Edey says as a former Ontario Hydro employee and as someone who has been in the energy sector for decades, he has seen, first hand, what coal can do to the environment.
“I believe it (wind energy) is the right thing for the farm. I believe it’s the right thing for the country. I believe it’s the right thing for the planet,” he says.
When Barnim asked Edey how he thinks wind farms will impact the community, Edey acknowledges there will be strife.
“I am well aware that neighbours feel differently,” he says. “It’s a different milk cheque, if you will.”
“Is there an annoyance factor? The answer is yes,” says Edey.
But, says Edey, the controversy is temporary.
“What we see is this will pass,” says Edey, noting, “I am disappointed that we’re having signs at either side of the road.”
When Barnim suggested wind energy is a solution to a problem that doesn’t exist, Edey disagreed.
“The electrical infrastructure of Ontario is broken. If you don’t know that, you’re not reading,” he says.
Coun. Burkhard Metzger, who received the most support of all three West Ward councillors in the recent municipal election, suggested Edey was blowing hot air, and that the fact that those who oppose large-scale wind farms were elected shows the community’s support is not there.
While Metzger first presented a preamble that proved to irk Edey, Metzger ultimately asked why the wind company was now presenting an amicable approach to the situation when it was at first very blustery and telling landowners that “it is a done deal, get used to it.”
“You are here because you realize the grassroots movement is against it,” says Metzger.
Metzger also challenged Eddy to agree to take out property value protection policies on all of the impacted landowners within the footprint of wind farms in order to assure landowners that turbines will not decrease land values.
While Edey took time out to address Metzger’s tone and to suggest running an election on one issue is “an atrocity,” he also said his company would not take on Metzger’s challenge.
“I believe what you’re asking is unreasonable,” says Edey.
Coun. Alex Westerhout also questioned whether the company has reviewed the perils of wind energy.
“It’s sure easy to look at all the positive when you are the ones making all the money,” notes Westerhout.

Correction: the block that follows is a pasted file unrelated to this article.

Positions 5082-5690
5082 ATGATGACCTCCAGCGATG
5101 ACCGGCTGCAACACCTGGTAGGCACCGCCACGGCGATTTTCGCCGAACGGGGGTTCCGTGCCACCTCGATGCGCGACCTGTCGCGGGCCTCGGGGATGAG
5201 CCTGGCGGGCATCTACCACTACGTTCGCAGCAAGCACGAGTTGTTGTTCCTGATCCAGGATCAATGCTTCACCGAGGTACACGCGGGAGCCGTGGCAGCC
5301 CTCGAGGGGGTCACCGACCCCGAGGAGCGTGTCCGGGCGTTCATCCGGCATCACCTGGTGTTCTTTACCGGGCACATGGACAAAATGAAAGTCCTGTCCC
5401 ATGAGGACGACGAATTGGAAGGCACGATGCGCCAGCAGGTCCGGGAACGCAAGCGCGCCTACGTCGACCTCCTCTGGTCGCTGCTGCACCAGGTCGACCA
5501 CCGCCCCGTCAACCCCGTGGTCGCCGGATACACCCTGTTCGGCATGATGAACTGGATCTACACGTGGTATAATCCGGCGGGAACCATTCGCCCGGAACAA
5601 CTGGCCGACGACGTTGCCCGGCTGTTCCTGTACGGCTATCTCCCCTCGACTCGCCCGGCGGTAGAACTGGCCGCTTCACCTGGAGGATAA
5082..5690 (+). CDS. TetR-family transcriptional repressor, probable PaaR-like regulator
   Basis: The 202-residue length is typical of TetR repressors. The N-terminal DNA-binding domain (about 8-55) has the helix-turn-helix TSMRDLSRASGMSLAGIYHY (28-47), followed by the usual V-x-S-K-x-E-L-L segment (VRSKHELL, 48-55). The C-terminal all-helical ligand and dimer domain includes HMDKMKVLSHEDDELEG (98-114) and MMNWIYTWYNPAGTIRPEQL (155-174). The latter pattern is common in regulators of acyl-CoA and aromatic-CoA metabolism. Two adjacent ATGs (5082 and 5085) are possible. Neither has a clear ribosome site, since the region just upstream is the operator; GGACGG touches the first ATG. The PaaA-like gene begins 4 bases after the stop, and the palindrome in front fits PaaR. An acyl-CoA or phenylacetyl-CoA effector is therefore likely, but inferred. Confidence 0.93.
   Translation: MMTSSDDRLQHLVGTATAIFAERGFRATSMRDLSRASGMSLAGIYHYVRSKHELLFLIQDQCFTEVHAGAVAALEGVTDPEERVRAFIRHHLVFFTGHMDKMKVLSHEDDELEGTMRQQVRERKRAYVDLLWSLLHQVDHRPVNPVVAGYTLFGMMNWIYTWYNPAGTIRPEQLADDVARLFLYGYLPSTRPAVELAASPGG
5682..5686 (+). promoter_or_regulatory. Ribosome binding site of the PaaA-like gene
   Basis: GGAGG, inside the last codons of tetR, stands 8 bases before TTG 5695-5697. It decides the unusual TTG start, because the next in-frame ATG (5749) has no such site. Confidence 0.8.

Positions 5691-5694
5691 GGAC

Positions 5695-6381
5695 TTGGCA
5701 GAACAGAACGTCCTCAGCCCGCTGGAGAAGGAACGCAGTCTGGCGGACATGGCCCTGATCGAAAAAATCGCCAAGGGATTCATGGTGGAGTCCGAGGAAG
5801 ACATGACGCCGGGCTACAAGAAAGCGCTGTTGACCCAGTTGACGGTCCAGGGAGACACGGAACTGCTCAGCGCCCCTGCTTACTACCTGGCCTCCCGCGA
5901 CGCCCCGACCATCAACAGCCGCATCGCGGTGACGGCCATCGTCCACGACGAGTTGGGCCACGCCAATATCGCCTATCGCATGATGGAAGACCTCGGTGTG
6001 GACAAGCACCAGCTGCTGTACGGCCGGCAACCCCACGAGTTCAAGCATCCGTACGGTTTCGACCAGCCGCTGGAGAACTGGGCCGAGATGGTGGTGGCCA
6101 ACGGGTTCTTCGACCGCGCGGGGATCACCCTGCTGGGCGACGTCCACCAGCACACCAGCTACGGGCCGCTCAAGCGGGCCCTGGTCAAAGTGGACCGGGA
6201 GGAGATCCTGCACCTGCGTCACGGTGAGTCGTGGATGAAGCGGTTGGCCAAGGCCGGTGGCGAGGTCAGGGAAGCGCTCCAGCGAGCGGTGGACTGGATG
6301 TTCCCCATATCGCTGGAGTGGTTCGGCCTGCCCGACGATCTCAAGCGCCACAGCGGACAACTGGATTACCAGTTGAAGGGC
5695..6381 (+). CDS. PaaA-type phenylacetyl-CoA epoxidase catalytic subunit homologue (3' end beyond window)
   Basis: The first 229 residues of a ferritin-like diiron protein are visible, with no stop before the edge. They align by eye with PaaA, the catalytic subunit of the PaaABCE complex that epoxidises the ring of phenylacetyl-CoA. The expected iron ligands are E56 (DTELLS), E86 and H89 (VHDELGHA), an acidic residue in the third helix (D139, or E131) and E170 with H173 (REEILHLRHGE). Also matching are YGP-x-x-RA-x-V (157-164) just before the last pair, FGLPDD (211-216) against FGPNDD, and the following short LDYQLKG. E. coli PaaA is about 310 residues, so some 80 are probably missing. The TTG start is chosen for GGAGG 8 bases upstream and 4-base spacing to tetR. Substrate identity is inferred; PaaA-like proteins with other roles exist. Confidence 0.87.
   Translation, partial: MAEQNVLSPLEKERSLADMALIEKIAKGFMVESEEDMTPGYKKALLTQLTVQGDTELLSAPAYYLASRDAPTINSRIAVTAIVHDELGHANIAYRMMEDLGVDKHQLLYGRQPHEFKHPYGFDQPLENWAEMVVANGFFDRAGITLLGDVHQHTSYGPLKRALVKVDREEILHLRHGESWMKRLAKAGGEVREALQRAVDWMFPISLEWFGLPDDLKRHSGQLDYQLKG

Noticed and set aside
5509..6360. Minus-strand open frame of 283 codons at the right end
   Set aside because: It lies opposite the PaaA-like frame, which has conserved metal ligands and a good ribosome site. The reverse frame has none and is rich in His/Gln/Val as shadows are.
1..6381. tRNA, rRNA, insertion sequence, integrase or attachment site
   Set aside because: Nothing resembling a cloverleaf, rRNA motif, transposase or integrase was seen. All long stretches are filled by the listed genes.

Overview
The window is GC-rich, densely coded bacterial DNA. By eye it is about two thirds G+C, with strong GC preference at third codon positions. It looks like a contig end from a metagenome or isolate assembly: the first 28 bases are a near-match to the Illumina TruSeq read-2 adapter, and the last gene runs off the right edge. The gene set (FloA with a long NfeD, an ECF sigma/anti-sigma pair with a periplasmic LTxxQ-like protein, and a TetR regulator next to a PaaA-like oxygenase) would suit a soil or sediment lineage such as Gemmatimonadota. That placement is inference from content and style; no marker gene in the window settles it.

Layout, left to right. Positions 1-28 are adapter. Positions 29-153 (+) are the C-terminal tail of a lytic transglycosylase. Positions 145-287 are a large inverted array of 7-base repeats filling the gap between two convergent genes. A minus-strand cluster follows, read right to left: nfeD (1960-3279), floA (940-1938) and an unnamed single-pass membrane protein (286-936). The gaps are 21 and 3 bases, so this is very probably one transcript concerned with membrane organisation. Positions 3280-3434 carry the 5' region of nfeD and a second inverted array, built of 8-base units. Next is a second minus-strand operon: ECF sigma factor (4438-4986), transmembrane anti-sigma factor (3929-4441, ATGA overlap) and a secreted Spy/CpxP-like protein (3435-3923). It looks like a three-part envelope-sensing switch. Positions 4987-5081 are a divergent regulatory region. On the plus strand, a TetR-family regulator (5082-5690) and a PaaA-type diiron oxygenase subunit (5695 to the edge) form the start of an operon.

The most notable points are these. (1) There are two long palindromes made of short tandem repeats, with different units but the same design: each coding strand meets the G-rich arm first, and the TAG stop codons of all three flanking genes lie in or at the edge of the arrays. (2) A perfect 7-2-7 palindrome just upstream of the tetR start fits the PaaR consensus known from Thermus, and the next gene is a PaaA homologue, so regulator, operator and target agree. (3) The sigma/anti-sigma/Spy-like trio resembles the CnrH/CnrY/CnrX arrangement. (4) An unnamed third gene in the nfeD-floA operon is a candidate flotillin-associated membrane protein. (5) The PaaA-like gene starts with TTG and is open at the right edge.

When asked whether the company will undertake a health study to gauge the health impacts associated with wind farms, Edey says the project would require too much time.
“I don’t believe most people understand what a health study is… it requires 15 years of baseline study and then the turbines would have to come in,” says Edey. “We’re trying to be good corporate citizens. We have talked to physicians, we have talked to doctors.”
When Westerhout suggested, as was first proposed by former UWO Dean of Medicine Dr. Rob McMurtry, that a proper health study could be conducted within one year for $2 million, Edey says the company has already been in consultations.
Edey also pledged that at least two more town hall style meetings will be held before the Goderich Township project is in the ground.
In an interview after the meeting, John Brand, a Tipperary Line resident was one of the few wind energy proponents at the session, says there is far too much rhetoric being spewed from both sides.
Brand, a farmer, says people are forgetting about past issues, like the farm income crisis, which showed there was a need for new programs to help farmers.
“This helps rural Ontario, people are forgetting that,” says Brand. “There is a lot of rhetoric. That’s all it is.”
Brand says he feels frustrated by the fact that wind opponents are attempting to cloak their personal dislike of turbines in weak arguments.
Brand says it is also unfair for councillors to question wind developers’ potential revenue since the same types of questions aren’t asked when an individual applies to build a pig barn, which also has an impact on neighbouring properties.